With the departure of Marc Emery to a foreign prison - for political reasons no less - advocates for sensible drug policy have come to a fork in the road. On one hand, the DEA and the United States government could have just achieved the biggest victory since the UN ‘Single Convention on Narcotics’, and that was over 50 years ago. On the other hand, however, 'The Prince of Pot' may very well have given the United States government precisely enough rope with which to hang itself.
As we have seen from the Bush administrations other policies, inflammatory war rhetoric coupled with poorly planned and executed actions are a recipe for disaster. 'Dubya' told enraged Jihadists "bring it on", and displayed similar stupidity in going after the two people who can mobilize and unite drug reformers: Tommy Chong, and Marc Emery.
From Saskatoon correctional in 2003 Emery gave one of the great humanist statements of all time, summarizing the spirit of civil disobedience:
"It is the height of moral conscience to refuse to obey an unjust law. To obey an unjust law is to give credence to its oppressive power. To obey a law that punishes where no crime exists is to surrender to tyranny and, by acquiescence, endorsing the oppression.
The only righteous place for this kind of man is the jail cell. He must break the bad law openly and without apology, and without any victim but the pride of the state, it will be soon apparent to all that an injustice has taken place. Gradually, eventually, a crisis in the public confidence occurs, and in this vacuum, in this opportunity, change will come."
In its simplest form it is referred to as the ‘as if’ principle. Rosa Parks sat at the front of the bus, and in doing so was living ‘as if’ segregation was already abolished. Harvey Milk lived ‘as if’ he was equal to a straight person, even if the law did not consider him so.
The cannabis user must live ‘as if’ prohibition has been abolished. They must break the law in the same way that White Americans and African Americans did in the cannabis-friendly jazz clubs of the 1930’s. They too acted ‘as if’, ignoring both the new hysteria surrounding cannabis as well as racial prejudice. As far as they were concerned they were not hurting anyone, and in fact people were brought together as a result of this act of highly moral ‘criminal’ behavior.
Marc’s extradition is the beginning of the end for drug prohibition. California has introduced a bill to legalize, tax, and regulate marijuana use and cultivation. Many states have decriminalized simple possession, and above the static nonsense that is our modern media a call for both fiscal and moral responsibility with regards to cannabis is beginning to gain traction.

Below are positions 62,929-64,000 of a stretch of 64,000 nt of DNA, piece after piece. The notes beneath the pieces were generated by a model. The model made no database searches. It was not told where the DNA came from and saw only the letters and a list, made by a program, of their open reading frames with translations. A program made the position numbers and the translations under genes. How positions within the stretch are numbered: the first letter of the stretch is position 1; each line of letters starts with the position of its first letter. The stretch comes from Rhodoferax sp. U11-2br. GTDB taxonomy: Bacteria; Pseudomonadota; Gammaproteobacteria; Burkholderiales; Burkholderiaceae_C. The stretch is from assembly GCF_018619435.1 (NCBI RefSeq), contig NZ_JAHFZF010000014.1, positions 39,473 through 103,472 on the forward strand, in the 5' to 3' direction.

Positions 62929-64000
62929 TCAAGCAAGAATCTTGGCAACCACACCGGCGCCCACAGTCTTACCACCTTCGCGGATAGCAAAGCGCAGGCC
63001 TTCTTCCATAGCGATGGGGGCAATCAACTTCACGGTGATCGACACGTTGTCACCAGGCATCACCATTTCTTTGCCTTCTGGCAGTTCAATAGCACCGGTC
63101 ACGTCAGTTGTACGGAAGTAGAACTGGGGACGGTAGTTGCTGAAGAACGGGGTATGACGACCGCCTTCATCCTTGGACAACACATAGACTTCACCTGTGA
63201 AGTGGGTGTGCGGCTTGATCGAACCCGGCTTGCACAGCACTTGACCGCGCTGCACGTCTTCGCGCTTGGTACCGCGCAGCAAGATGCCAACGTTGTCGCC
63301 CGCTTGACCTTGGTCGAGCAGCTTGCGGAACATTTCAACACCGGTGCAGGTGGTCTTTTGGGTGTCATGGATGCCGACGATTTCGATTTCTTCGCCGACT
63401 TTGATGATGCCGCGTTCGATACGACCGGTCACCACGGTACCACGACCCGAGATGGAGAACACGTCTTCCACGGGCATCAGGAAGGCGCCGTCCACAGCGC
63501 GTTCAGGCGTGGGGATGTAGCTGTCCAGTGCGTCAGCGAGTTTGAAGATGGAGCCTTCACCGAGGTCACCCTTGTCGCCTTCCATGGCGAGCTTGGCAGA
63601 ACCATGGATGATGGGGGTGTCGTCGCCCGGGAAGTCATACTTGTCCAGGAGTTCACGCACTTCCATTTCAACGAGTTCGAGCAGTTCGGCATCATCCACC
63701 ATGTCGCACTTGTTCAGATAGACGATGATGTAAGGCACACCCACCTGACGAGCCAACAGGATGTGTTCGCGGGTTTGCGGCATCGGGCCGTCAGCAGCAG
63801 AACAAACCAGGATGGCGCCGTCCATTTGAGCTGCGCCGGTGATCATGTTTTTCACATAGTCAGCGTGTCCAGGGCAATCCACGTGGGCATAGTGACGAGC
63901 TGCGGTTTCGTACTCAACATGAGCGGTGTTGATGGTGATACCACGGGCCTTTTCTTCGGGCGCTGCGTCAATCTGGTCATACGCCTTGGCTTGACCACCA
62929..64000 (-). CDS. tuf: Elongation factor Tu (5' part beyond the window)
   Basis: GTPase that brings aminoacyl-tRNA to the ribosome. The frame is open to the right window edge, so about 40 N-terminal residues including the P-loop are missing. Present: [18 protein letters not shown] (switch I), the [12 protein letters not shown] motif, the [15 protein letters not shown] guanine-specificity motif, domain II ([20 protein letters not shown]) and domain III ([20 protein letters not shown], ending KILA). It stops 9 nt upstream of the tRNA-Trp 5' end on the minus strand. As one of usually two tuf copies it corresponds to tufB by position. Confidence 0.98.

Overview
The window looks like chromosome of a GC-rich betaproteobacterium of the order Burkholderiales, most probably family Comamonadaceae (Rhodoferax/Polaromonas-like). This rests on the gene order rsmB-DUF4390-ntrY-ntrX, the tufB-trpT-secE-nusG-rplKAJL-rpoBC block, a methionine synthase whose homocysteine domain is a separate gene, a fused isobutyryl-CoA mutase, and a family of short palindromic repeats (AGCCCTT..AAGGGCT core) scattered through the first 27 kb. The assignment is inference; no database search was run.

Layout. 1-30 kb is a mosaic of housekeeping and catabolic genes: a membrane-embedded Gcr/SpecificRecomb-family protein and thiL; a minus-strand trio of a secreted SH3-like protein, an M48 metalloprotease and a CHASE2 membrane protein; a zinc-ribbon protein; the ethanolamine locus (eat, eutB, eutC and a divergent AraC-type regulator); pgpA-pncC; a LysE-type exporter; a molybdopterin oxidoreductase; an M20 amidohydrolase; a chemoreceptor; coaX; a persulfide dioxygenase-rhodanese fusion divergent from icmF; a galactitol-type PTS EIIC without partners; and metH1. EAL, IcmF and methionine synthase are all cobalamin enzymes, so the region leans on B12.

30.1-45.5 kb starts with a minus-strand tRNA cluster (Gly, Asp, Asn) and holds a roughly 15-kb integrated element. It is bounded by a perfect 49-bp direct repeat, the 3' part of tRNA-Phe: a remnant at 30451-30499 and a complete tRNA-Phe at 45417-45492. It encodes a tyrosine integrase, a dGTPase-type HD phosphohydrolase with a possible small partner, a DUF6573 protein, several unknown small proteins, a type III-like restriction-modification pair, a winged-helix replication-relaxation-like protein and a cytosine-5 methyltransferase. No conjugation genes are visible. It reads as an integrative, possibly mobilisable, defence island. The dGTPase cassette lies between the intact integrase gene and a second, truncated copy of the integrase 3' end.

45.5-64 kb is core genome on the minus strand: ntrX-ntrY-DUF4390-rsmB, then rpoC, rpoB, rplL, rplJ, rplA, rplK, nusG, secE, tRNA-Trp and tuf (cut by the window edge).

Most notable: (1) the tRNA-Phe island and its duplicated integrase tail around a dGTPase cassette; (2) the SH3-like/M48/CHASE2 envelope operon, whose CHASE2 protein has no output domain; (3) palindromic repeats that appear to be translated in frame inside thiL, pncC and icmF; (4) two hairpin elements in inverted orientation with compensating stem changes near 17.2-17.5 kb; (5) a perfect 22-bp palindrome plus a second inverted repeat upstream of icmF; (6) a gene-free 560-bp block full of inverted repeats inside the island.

At the same time that America finally begins to move forward, Canada takes a huge step back. The government has introduced mandatory minimum sentences for drug crimes, desperate to fight against the renewed opposition to cannabis prohibition.
People fight hardest when their back is against the wall. This is why it is more important than ever to overgrow this government. The breaking point is almost upon us.
What can you do?
-Come out of the closet. Look to the gay rights movement for inspiration on how to overcome social stigma and systematic oppression.
-Plant the seeds of freedom in public places. When people see that cannabis is simply a plant, the illusions become far less manageable for the government to maintain.
-Write letters to the editor. Local papers, university papers, national papers, hit them all with polite and well reasoned arguments against Marc Emery’s extradition, cannabis prohibition, and the influence of fundamentalist Christianity on our government. Always remember to fact-check and get a friend to proofread, as you will be held up as representative of the entire movement.
-Organize a local activist group. Begin with protests at your MP’s office, or stand at a busy intersection handing out literature and educating local people about cannabis prohibition. This is important particularly in small rural towns with Conservative MP’s. The revolution will begin and end where oppression is at its strongest. The resistance must be stronger.
-Get out in the media. Call local papers and news channels before protests. Try to debate your MP into a corner in front of reporters (it’s not difficult). Call into radio shows.
-Get involved in the political process. Seek the nomination of your local Green, NDP, Marijuana, or Libertarian party. Attend all candidates debates and ask quality questions about drug policy of the candidates.
And most importantly... VOTE! Most truly intelligent people realize our political system has been bought and sold by special interest groups, and therefore don’t bother voting. If the NDP has a real chance of winning, vote for and assist them. Same goes for the Liberals(but let them know you only support them because you want the Conservatives out). If not, support your local Green party candidate. The Green party of Canada is the only mainstream party with legalization of cannabis in their platform.